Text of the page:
Overall, I think all four will have good seasons barring injuries. Don’t forget about Ramon Flores either who should definitely be among the names mentioned with these four prospects.
7.) Slade Heathcott in particular turned some heads to finish off the year and into the AFL, do you feel he’s one of those types that, if healthy he could propel himself up the top 100 prospect lists?
He’s definitely barreling his way to the top 100 lists with the way he’s played. I think Heathcott would be a fan-favorite if he made it to the Yankees because he plays the game like Brett Gardner but with a better skill set. His shoulder is worrisome but his skills make him a dangerous player at any level and with the injuries behind him he is poised to have a big season in AA.
8.) Dellin Betances finally saw bullpen work when in the AFL this year; do you feel that’s where he’s best suited and could thrive or is he destined for life off the diamond?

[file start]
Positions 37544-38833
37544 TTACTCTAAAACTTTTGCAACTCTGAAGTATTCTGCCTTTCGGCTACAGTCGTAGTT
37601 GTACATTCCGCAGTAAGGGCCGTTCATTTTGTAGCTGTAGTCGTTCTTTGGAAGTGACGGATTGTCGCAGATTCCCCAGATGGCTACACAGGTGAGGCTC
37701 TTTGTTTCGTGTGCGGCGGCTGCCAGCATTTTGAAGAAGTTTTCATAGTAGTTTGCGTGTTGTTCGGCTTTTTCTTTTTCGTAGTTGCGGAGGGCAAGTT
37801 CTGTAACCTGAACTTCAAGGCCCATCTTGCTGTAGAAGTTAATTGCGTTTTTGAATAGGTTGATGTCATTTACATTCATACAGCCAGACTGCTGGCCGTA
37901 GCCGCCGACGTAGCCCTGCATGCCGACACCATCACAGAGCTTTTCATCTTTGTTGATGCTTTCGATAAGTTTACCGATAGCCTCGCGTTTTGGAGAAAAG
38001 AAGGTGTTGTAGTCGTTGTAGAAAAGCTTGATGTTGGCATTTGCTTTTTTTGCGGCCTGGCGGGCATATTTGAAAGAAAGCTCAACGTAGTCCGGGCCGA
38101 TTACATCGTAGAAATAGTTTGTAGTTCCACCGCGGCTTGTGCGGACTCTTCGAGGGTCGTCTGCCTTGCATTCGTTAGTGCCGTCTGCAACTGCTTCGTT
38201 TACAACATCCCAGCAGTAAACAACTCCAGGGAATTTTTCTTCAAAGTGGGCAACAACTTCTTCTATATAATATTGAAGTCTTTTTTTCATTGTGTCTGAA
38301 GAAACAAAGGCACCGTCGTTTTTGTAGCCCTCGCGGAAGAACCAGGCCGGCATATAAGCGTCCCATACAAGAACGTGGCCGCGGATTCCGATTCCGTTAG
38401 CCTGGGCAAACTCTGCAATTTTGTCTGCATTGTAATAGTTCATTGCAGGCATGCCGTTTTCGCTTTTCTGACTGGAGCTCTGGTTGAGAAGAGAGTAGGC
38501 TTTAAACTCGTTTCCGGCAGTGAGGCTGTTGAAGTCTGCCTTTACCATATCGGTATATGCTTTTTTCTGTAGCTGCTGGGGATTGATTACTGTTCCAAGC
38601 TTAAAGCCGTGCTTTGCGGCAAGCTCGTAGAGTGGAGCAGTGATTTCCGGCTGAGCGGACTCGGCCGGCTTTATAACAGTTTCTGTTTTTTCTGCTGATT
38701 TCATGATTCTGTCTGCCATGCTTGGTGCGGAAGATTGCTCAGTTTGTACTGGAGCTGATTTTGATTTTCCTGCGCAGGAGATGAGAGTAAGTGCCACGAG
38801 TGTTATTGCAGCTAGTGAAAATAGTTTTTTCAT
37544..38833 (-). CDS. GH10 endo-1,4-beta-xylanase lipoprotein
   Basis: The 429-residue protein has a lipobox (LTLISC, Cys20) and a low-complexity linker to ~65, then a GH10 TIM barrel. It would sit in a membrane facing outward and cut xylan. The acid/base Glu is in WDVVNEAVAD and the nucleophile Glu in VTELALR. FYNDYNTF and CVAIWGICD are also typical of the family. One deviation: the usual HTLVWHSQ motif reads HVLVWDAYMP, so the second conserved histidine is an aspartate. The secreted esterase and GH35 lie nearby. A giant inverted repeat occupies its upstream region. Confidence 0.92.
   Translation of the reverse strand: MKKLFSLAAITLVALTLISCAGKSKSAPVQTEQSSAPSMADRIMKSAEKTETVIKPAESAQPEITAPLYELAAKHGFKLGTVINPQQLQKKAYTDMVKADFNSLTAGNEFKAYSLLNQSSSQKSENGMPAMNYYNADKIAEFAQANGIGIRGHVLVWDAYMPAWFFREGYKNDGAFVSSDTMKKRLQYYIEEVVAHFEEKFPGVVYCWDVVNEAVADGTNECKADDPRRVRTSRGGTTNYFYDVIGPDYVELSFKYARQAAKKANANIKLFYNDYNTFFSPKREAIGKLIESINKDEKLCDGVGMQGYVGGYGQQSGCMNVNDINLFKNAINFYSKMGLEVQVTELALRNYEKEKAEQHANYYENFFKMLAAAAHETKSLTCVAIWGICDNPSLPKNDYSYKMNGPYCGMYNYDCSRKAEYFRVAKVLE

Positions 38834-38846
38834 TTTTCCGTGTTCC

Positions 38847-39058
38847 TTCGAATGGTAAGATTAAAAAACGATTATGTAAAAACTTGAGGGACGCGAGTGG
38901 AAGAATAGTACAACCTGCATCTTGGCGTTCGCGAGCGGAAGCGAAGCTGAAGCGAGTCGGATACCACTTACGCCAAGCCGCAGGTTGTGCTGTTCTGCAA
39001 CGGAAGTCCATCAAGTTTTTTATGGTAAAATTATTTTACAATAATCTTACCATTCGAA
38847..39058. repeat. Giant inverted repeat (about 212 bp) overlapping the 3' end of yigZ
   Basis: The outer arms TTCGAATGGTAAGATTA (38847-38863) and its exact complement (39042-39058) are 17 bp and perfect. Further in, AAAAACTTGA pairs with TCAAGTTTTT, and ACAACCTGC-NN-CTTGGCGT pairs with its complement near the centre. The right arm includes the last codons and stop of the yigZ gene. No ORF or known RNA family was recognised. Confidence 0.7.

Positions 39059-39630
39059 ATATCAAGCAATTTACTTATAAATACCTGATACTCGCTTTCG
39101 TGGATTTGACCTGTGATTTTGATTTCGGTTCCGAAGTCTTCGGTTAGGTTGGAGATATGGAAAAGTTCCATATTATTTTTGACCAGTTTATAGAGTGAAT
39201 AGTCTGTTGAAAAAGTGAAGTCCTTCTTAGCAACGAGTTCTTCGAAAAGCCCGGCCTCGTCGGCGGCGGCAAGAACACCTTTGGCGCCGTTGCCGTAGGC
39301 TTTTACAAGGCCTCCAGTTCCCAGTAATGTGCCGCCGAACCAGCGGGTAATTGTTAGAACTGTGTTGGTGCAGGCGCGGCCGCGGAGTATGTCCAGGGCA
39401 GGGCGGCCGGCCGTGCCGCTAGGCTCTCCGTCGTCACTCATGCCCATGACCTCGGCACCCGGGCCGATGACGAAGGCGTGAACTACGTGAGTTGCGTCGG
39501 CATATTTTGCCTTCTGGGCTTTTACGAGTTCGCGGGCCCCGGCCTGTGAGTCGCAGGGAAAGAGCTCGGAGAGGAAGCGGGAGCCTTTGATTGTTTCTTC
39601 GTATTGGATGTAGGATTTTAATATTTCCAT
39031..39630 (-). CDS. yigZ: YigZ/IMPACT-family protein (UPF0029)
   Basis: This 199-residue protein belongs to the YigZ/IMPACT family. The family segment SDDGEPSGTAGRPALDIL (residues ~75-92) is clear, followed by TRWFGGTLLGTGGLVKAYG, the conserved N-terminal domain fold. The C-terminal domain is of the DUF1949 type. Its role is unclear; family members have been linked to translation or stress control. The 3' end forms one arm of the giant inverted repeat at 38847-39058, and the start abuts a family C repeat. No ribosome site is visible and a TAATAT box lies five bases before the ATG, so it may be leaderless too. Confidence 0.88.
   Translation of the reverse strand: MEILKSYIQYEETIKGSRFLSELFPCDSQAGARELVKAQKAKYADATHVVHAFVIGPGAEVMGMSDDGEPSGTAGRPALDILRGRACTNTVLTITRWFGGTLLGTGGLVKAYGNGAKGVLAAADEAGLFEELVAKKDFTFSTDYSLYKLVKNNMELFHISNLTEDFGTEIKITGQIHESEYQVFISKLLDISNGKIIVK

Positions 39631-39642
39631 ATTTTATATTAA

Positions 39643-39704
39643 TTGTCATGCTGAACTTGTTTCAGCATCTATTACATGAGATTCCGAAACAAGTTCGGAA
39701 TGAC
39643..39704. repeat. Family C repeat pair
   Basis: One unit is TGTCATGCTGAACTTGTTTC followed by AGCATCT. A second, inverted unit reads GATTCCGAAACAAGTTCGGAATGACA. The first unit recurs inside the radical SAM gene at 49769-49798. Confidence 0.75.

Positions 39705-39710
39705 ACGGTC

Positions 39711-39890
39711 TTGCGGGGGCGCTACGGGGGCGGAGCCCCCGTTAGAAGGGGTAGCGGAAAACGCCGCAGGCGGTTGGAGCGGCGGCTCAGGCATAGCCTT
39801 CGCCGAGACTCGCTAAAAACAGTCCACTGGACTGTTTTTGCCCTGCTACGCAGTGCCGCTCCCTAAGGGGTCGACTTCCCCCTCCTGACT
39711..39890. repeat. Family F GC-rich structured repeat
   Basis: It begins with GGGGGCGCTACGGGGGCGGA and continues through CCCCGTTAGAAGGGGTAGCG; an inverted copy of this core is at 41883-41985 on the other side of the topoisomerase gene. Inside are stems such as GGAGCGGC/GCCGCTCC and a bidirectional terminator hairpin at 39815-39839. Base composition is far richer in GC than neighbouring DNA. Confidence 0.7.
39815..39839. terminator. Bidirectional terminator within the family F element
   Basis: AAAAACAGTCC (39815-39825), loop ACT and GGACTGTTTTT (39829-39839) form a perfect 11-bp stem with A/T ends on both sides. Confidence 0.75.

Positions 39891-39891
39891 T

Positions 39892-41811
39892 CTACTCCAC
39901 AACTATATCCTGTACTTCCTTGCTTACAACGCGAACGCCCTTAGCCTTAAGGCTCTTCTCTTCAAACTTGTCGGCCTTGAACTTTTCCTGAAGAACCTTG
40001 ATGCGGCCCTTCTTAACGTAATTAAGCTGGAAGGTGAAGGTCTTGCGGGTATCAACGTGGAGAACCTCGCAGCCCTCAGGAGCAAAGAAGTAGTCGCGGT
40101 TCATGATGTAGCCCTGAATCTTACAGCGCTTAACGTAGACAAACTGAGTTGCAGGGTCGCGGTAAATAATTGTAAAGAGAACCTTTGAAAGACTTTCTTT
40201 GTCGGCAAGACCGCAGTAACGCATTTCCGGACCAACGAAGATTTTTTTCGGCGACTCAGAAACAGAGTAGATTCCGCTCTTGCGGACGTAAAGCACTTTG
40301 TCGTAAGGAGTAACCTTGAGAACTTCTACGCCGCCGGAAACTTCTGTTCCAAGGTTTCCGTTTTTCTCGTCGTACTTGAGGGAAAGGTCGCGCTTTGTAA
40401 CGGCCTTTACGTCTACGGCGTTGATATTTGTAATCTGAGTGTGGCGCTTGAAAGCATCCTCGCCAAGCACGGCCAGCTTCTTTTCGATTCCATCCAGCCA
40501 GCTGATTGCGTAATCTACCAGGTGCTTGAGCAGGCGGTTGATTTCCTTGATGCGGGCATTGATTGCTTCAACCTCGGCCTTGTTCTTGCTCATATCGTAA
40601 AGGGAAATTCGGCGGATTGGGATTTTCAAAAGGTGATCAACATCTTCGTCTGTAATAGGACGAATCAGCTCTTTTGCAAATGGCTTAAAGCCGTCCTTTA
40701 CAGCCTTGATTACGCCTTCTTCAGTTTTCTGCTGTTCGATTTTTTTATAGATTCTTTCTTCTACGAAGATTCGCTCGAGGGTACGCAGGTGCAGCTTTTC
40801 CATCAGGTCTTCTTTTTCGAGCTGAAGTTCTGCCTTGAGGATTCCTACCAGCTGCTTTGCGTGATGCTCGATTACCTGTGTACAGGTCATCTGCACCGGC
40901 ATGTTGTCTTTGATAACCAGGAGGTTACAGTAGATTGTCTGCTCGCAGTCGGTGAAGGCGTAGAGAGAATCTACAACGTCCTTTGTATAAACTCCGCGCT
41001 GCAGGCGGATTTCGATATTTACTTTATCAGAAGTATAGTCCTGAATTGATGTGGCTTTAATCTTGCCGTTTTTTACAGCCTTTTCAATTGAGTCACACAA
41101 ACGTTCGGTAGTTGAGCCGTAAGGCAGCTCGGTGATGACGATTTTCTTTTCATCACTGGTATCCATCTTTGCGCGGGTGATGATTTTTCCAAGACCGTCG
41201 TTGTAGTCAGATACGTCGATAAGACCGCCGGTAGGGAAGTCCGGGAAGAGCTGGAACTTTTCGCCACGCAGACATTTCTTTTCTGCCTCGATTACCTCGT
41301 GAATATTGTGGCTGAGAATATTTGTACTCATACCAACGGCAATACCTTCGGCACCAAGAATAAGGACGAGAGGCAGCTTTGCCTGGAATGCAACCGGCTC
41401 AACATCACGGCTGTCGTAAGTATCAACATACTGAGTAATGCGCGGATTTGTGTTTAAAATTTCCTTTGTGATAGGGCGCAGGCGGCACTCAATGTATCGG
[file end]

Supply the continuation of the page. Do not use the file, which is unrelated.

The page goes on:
I wouldn’t be surprised if the Yankees tried him in the bullpen in 2013. I would prefer to keep him as a starter and try to build back some value. It seems like a long shot that he ever makes it to the majors with the Yankees so they are better off leaving the starter label on Betances. I don’t think his command is suited for the pen or rotation and maybe some more work can make him into a serviceable back of the rotation arm on a non-contender. That is still more valuable than trying to sell him as a middle reliever with no command.
9.) What’s your overall view of the farm system, both today and moving forward.
The system took a hit last year with the injuries to Banuelos and Campos, the decline of Betances, and the lack of major talent in AA-AAA. Even still they were ranked 11th by BA (preliminary rankings) which does show that the system is still deep in talent. There is a load of pitching talent throughout the system and the Yankees aren’t that far away from having major prospects from A- to AAA. With an aging Jeter and A-Rod, the Yankees do need some more SS/3B/IF depth in the system. Miguel Andujar is good but a long ways away from the majors. The same goes for Christopher Tamarez. Aledmys Diaz would be a great addition to the system and instant depth at SS behind Jeter if the team can sign him.